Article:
foobar.fun

Just another Web Engineer

CLI for Frontend Dev

I’m Frontend Developer, since jQuery was cool until JavaScript Renaissance era.

I use Terminal for every task I do. Creating project, compiling/transpiling assets, etc. Maybe you’ve used Grunt, Gulp, or Webpack. These tools is executed in command-line environment. It means, you can only using that tools via terminal.

So, you’ve familiar with CLI, right?

Okay, is it cool? You are using less mouse. All you have to do is typing. Not clicking any element, that’s so wasting time. Now, did you know what else we can do via terminal?

Basic Operation

You are familiar with finder, or nautilus, or Windows Explorer. You can use Spotlight to open Finder, or some shortcut like Win+E to open Explorer. You want to see what directories and files in this directory, how to see byte-size, or you want create file and directories, all you should do is right-click, choose New File/New Folder, then give it a name.

You have 3 steps on it.

Let’s compare with CLI. All you need to do is only:

$ mkdir <name_directory>

To create new directory. Or

$ touch <file_name>.<extension>

To create new file. Wanna create multiple sub-directory?

$ mkdir -p directory/sub/sub-directory/sub-again

Wanna see list of files and directories in current directory?

$ ls -l

Wanna see “byte-size” with human readable format?

$ ls -lh

That’s it. Copy something? Use cp <source> <target>. Rename file/directory? Use mv <source> <new_name>.

REST API Test

You are using Postman, or Insomnia, or Paw, you name it. These GUI tools is very powerful, until you realize how big these app size. Maybe you don’t care with app size, but I do.

Basically you are using that tool only for seeing what response from server in JSON, right? Maybe you’ve heard cURL, but for Frontend Developer like me, I prefer using Httpie.

Something cool with Httpie is, you have “syntax-highlighter”, very easy usage, and suitable for beginner like me.

Let’s take example we need to send GET request to https://jsonplaceholder.typicode.com/posts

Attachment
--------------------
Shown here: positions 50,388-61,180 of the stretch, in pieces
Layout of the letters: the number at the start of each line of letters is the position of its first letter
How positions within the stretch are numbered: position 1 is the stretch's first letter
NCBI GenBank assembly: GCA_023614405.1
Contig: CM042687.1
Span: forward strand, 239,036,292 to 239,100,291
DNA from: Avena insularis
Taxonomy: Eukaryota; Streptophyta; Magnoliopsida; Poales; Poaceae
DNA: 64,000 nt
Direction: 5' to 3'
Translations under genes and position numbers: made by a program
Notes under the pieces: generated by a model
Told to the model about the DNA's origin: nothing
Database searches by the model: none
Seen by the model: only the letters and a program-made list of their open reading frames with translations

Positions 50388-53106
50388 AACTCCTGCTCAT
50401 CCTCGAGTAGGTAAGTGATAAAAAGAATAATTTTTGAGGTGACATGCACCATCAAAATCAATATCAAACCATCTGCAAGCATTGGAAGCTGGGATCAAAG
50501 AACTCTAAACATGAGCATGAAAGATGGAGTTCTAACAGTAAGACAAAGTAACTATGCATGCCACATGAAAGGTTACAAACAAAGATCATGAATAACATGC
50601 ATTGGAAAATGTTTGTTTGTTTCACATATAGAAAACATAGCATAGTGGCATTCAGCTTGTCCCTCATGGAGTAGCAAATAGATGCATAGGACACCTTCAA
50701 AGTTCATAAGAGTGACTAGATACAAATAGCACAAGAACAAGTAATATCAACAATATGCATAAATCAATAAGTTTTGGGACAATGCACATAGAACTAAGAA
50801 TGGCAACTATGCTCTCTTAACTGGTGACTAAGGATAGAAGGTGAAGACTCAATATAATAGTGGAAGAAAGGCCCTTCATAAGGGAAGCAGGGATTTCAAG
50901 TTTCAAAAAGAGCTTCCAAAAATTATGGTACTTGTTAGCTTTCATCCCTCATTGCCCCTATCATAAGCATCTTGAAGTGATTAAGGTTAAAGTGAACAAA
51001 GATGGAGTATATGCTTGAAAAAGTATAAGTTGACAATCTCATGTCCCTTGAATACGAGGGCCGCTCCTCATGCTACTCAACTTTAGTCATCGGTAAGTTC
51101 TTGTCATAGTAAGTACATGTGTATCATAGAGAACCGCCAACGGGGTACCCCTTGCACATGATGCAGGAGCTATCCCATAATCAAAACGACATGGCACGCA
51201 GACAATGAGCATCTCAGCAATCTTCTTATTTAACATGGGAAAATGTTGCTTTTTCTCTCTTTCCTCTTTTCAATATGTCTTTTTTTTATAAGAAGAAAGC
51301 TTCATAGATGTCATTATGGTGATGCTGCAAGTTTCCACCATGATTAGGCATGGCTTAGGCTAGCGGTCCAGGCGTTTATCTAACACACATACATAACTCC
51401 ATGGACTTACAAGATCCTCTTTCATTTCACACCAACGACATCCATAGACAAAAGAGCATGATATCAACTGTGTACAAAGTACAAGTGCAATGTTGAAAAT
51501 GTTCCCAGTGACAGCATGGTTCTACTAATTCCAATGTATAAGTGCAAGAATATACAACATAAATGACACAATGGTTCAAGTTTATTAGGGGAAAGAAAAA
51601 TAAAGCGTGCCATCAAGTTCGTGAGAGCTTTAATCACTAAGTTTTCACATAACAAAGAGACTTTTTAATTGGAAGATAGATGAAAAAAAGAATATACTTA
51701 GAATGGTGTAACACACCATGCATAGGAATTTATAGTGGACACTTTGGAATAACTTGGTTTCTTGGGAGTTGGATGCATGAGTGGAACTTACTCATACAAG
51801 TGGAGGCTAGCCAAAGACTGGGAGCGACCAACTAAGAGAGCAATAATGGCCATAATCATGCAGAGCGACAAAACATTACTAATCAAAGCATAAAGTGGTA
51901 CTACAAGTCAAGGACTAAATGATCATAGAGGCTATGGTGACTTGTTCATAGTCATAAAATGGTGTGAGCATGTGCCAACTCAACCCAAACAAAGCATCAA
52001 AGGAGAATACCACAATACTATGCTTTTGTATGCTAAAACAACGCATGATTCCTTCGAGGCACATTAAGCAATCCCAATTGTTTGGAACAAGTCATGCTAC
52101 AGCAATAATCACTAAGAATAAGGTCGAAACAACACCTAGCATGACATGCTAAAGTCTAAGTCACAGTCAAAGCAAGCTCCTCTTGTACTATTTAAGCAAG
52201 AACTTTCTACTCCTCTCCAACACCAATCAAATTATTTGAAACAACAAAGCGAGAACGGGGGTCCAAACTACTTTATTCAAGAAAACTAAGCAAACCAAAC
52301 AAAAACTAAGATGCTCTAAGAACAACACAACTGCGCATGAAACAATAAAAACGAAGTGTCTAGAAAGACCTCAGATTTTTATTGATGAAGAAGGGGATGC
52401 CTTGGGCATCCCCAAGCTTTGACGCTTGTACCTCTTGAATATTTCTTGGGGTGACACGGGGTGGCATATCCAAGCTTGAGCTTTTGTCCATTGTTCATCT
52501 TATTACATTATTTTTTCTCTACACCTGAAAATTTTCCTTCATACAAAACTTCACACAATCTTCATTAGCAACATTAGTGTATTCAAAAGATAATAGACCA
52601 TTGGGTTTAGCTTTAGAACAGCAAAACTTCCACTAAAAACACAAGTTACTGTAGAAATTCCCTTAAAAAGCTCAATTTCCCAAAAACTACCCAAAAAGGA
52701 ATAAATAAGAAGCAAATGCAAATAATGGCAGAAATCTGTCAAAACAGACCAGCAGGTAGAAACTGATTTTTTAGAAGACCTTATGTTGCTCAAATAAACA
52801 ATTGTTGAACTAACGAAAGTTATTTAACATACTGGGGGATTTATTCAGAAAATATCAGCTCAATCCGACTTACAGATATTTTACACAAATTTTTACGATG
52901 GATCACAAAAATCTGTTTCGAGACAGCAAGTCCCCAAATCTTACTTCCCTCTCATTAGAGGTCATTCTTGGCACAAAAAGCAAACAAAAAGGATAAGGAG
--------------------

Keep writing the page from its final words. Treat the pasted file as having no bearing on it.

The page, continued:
$ http https://jsonplaceholder.typicode.com/posts

Httpie GET

Ah, very beautiful output! How about POST?

$ http https://jsonplaceholder.typicode.com/posts hello=world

Just add “some parameter”, httpie will recognize that is POST request. By default you are sending it with application/json, if you want form-url-encoded, you can add -f before URL.

$ http -f https://jsonplaceholder.typicode.com/posts hello=world

You can see all amazing things you can do with Httpie here

Optimizing Assets

If you are using any Build System (like Grunt, Gulp, or Module Bundler: Webpack), you can skip this.

If you use any GUI apps, you are welcome to continue.

There are 4 workflows to optimize our frontend assets:

  • Minify HTML
  • Minify CSS
  • Minify & Uglify JavaScript
  • Compress Image

I remember how easy to handle them using GUI apps like Prepros.io. At least, not for now. Now I prefer CLI tools to handle them.

You can get everything what prepros.io offers in CLI, but you should learn some new tools, and it takes time. If you interesting, you can learn about Gulp or Webpack, then you can enjoy all these features in everywhere. Even in your server. And yeah, you can do others task (like deploying or ehm, uploading your website) to server without leaving your terminal.

You don’t need FTP

FTP is bad for software development, seriously. It hard to tracks, maintenance, and takes more time. You should using version control, like Git. Not because it hype, but for the development sake, it very useful.

Let me show you how your workflow while “Coding in development”, than “Deploy it to production” with FTP:

  • Archive your directory (compress it with RAR/ZIP)
  • Upload to server via FTP (Your image assets, or even dependencies?)
  • Unzip it
  • Done

And this is your workflow while using Version Control:

  • Initialize git project
  • Add all directories to staging area
  • Commit it with some meaningful message
  • Push it to remote repository
  • Pull from remote repository to local repository in server (in case you don’t setting some CD)
  • Done

Yeah it takes so many steps, and you need to learn something new. But this is very worth.

How do you track some changes?

How do you “revert back” from new changes?

How waste your time uploading new content again and again?

Can you track changes for pixel?

With VCS (Version Control System, like Git), you:

  • Can track every changes in your code
  • You can easily back to previous version (hello, client!)
  • You only “upload” content that has change.
  • You can see (diff) changes in every content (file, directory, even images)

It takes time to learn something new, but once again, this is very worth. Learn how to use Git here

Your workflow was in CLI

Yep. You do npm install in your terminal. composer install, gem install, pip install all from terminal.

All you should to do is how to mastering that fit your workflow. You can learn basic usage like ls, rm, mv, cp, ln, mkdir, touch, and cat. You can reduce your touchbar usage with terminal.

How can I see image from terminal?

You mean like this?

I use iTerm2 (and you should too, it’s free & open source!) and use this little script called imgcat. You even can only use imgcat <image_file> (without pipe it like what I did above).

Missing any workflow what you can do in GUI but cannot do in Terminal? Comment below :)